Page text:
“Let me tell you about the teacher who changed my life!”
A year ago I had spoken about the importance of teachers in students’ lives. After the program and before I could leave the arena, I was stopped by parent after parent who wanted to tell me about a special teacher who had “been there” for them at a critical time in their school life.
I listened intently as one described how his teacher worked to help him read when he fell behind.
Another was grateful to a teacher who convinced her to not drop out of school.
One parent remembered a teacher who restored her confidence and made her feel worthwhile at a time when she had no friends.
Outside the arena and on my way to my car, another parent recognized me and had to stop to tell me about his teacher who had worked outside of class to help him catch up in math. He learned that if he could stick with tasks that were hard, even if he didn’t like it, he could work through them. And that was a skill he carried throughout life.
I visited a student teacher a few weeks ago. She was changing lives too.
I don’t sit at the back of the class where I can only see the back of students’ heads. I sit at the side so I can look back and see student’s eyes. My student teacher was enthusiastic. As she taught the lesson, I could see student faces “light up.” You could see the “Ah, ha!” in many eyes.
And that is exactly the phrase she used when we met together with her principal during her planning period: “I like to see the ‘Ah, ha!’ in their eyes,” she said. I think I make a difference with some of them.”
“She has made a difference in some student’s lives,” the principal confirmed. He was eager to get her on payroll as soon as student teaching was over. With her solid command of biology and chemistry, he needed her in the advanced classes. “But I still want her to teach one introductory class because with her enthusiasm, she can change the lives of some of them.”
That was a very wise principal. He knew that no single teacher can change the lives of all of their students. Some students are self-motivated and grow under any teacher. And not all students have crisis-points in their life where a teacher rescues them.
And student personalities vary. They do not all respond to the same teacher.
For the parents who related the special teacher that helped them out at a critical point in life, I know that they had classmates who had different “special teachers.” An athlete may relate to a coach. Other students may accept guidance from a shop or home economics teacher. Teachers vary widely in personality. And so do students.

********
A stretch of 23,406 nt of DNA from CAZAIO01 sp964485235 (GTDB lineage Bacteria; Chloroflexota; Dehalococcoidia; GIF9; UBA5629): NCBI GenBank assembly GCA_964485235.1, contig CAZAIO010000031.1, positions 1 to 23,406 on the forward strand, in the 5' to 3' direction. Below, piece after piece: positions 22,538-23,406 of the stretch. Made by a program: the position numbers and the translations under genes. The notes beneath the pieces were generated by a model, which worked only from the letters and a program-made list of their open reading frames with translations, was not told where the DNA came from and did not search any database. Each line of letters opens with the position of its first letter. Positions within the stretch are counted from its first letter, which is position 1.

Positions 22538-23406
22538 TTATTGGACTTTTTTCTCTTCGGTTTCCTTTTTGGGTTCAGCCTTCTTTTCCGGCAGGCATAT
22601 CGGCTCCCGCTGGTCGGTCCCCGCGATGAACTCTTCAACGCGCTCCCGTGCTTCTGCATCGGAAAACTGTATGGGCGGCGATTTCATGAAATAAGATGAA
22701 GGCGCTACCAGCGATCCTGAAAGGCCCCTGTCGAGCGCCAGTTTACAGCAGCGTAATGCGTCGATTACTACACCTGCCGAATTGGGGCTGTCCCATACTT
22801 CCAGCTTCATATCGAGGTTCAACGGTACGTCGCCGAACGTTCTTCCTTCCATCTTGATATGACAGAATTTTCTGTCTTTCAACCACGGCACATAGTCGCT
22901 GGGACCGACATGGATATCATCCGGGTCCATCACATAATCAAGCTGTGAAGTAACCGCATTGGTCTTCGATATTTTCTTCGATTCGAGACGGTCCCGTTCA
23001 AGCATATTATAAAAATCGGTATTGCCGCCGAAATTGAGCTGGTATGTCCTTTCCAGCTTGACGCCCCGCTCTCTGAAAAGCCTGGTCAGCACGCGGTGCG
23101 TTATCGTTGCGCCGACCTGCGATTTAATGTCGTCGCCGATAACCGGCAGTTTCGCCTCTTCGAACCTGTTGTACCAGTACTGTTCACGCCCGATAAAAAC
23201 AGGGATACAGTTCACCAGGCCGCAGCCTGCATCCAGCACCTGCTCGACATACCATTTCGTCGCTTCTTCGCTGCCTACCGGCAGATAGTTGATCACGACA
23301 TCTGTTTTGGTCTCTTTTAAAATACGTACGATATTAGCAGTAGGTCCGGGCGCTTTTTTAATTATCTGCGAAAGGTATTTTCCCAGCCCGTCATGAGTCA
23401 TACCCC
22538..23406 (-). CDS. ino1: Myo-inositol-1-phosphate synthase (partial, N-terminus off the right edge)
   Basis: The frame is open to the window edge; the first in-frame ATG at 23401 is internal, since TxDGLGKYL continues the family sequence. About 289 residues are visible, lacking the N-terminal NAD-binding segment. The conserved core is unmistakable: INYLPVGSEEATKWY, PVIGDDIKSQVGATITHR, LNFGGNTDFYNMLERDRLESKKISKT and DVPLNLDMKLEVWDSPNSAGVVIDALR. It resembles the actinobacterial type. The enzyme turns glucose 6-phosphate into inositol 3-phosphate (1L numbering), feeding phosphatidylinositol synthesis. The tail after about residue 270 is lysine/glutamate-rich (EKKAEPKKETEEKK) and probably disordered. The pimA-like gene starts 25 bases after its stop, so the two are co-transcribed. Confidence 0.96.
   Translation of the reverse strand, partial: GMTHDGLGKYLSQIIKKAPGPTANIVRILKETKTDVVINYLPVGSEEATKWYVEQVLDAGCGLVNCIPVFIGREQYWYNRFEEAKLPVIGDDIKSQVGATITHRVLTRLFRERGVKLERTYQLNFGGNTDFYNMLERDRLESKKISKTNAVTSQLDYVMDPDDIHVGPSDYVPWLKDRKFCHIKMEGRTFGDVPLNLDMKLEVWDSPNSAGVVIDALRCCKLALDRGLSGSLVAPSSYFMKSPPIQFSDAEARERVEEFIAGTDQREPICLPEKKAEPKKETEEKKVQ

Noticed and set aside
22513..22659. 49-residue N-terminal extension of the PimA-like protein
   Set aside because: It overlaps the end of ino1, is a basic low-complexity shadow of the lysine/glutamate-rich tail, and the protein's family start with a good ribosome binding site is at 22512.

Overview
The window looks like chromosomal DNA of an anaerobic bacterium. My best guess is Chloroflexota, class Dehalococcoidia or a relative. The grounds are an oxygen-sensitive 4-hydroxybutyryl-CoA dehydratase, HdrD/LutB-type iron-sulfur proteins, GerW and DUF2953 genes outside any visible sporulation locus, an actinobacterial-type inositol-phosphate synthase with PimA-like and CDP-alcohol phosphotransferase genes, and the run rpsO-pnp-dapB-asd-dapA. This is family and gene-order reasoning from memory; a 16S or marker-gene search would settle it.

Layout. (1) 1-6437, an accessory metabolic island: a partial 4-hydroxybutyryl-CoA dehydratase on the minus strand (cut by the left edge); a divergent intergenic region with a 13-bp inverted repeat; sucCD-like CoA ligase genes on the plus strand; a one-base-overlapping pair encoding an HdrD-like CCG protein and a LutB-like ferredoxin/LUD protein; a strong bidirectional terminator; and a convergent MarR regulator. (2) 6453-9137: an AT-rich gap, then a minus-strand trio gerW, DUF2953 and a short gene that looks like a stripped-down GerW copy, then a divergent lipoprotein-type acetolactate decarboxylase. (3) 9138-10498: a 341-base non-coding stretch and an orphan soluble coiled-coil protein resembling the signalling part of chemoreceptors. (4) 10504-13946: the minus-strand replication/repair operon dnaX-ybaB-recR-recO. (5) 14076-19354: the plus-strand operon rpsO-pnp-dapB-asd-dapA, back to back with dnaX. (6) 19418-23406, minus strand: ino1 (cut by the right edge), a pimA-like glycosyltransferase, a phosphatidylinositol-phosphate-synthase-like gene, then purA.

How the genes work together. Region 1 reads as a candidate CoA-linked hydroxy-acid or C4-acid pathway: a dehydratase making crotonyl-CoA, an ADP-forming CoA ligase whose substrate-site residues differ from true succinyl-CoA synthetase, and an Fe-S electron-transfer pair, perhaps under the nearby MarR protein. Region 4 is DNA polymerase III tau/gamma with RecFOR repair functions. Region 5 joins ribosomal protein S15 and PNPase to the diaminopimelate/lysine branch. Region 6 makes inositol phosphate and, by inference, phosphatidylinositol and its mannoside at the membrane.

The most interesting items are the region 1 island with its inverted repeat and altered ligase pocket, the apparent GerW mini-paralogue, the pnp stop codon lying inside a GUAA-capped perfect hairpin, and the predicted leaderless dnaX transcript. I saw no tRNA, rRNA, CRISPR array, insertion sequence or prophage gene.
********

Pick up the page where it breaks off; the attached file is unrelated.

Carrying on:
Take the “best” teacher at a school—by whatever measure you want to use—and clone them. Make every teacher in the whole school exactly like this “best” teacher, and you will have a monotonous school.
The real world is full of a wide range of personalities. School is a place where students learn to relate to and interact with this variation. Some teachers let you enter class a few seconds after the bell; others are demanding. Some are gentle. Some are strict.
All teachers should know their subject and be able to communicate it. All should care that their students learn. But a diversity in teachers is critical for a good school.
Our children come into school different. They should graduate as unique individuals.
Much schoolwork is slow work. We learn to write our ABC’s over years of tedious practice. We build our math skills from addition and subtraction to multiplication tables without much excitement. If the journey goes well, we do not remember those teachers that helped us stay on task. We may not remember them, but we would not be reading newspapers and budgeting our subscription rate without them.
I tell my student teachers not to expect their students to know how much the teacher changed their lives. We can all look inside ourselves at all we have come to be, know and do—and then realize we never thanked our teachers for it. And all of those folks who eagerly explained to me how a teacher changed their life long ago; it is likely they never thanked that teacher either.
Our parents were the first teachers of us all. Most knew not to expect verbal thanks. Just watching us as children grow up had to suffice.
And for my student teachers, just seeing the “Ah, ha!” on some students faces will have to be reward enough.